Aunty Shireen Malamoo’s One-Night Exhibition

Aunty Shireen Malamoo at her one-night exhibition at CQUniversity PHOTO: Supplied

Indigenous Elder and renowned artist Aunty Shireen Malamoo recently had her thought-provoking work on display at a one-night-only exhibition at CQUniversity Townsville.

Aunty Shireen said her exhibition, Tell the Truth and we all grow up…, drew on the political and spiritual experiences of her life.

“I use my artwork to educate young Indigenous people about my past,” Aunty Shireen said.

“My background is Aboriginal / South Sea Islander. The ancestors were brought over, during Australia’s slave trade when a lot of people were brought over to work with the sugar and then they bought in the White Australia policy and made them go home,” said Aunty Shireen.

“Women who were married to Aboriginal men were allowed to stay, or so that’s what I understand. My mother was married to my father, whose mother was a full-blood Aboriginal woman from the Burdekin.”

Aunty Shireen was raised strictly under the Pentecostal Church, in which her mother was very active; however Aunty was puzzled by some of its teachings from an early age.  

“We were barred– Blacks were barred from the theatre and the swimming pools but [the Ministers] still talked profoundly on you going to Heaven, but ignored the reality around you,” said Aunty Shireen.

“I watched as a child – and I think it’s reflected in my work – they were isolated, but also unrepentant on their attitudes. It made for a very strict childhood. You didn’t drink, you didn’t smoke, you didn’t gamble, you didn’t do nothing … If you carried on, they’d say ‘get a whingeing pill’. We didn’t know that they didn’t have whingeing pills at the chemist.”

Aunty Shireen Malamoo’s work on display at CQUniversity. PHOTO: Supplied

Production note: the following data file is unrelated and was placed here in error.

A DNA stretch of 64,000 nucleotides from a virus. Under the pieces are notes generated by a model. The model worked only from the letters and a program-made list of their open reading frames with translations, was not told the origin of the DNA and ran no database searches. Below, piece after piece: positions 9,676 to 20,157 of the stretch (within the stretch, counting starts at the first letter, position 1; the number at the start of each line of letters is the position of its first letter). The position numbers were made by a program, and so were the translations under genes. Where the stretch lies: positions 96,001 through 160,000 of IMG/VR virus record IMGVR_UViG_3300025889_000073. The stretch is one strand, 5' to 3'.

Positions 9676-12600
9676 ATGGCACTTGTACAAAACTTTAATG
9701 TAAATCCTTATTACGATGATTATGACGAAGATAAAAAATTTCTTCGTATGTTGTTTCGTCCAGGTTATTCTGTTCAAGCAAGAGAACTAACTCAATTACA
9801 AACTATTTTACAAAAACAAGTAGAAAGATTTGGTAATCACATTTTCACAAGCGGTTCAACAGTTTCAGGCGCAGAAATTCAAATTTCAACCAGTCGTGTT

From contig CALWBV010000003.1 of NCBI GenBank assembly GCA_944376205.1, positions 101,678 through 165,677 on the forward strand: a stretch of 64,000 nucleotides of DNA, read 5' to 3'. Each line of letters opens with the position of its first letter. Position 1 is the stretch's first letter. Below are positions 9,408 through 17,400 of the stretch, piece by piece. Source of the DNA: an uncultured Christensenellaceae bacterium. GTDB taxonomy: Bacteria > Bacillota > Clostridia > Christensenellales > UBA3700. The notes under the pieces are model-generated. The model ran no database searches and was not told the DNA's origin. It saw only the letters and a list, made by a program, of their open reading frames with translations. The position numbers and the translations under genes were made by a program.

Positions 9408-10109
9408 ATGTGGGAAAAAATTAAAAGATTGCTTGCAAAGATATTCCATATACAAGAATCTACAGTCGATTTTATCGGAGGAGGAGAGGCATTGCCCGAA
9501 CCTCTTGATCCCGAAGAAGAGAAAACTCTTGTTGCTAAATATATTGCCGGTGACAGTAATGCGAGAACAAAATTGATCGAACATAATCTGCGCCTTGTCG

Aunty Shireen has dedicated her life to Aboriginal Affairs. She’s held positions as a Commissioner for the Aboriginal and Torres Strait Islander Commission (ATSIC), in the Department of Social Security, NSW Parole Board, the Aboriginal Legal Service, the Aboriginal Media Association, the Aboriginal Medical Service and the Justice Health Board.

For Aunty, Art is just as important in the change-making process as anything else.

“It still comes back to community,” she said, expressing an intrinsic need to share her stories with others through her work.

“Over there, there’s ‘Spirit at the Well’. We came home one night late from Church and my dad spoke to her. He called her Amy, but it was a spirit and she disappeared.

“They would call it Puri Puri, it’s a name for black magic. It can’t be explained in spite of the whole thing with the Church. I still think about it today; I suppose it is with white and black struggles because it isn’t all just [Aboriginals]. it’s almost like a healing for Country too. 

“Australia is a mighty country and we are a mighty people,” said Aunty Shireen.

“There’s much intermarriage with our mob, your mob. We’re a mighty people and we need to stand on our own feet, together. Aboriginal, Islander, white people, everybody. We’re one. There’s big potential here for us all and we must stand up as Australians.”

CQUniversity Creative Arts Lecturer, Rob Doran, who assisted in coordinating the event, said it was an honour to host the exhibition..

“Art is about sharing stories and Aunty Shireen is an exceptional woman who has a life that needs to be shared.”

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